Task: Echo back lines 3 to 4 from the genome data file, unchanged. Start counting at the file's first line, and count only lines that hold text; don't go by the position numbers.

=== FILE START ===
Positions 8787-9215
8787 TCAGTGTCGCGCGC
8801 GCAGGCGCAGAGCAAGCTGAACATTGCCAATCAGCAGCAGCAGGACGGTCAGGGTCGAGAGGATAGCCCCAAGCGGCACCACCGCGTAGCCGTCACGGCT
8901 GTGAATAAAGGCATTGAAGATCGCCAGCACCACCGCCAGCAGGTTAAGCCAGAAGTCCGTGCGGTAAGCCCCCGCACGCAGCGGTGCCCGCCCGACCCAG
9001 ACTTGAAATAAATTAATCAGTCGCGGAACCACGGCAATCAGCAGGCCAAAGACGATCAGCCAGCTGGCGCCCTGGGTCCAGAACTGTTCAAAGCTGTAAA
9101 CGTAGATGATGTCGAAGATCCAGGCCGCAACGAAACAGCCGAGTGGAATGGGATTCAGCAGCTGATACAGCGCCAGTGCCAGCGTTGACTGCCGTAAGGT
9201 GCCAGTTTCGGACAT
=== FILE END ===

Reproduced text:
8801 GCAGGCGCAGAGCAAGCTGAACATTGCCAATCAGCAGCAGCAGGACGGTCAGGGTCGAGAGGATAGCCCCAAGCGGCACCACCGCGTAGCCGTCACGGCT
8901 GTGAATAAAGGCATTGAAGATCGCCAGCACCACCGCCAGCAGGTTAAGCCAGAAGTCCGTGCGGTAAGCCCCCGCACGCAGCGGTGCCCGCCCGACCCAG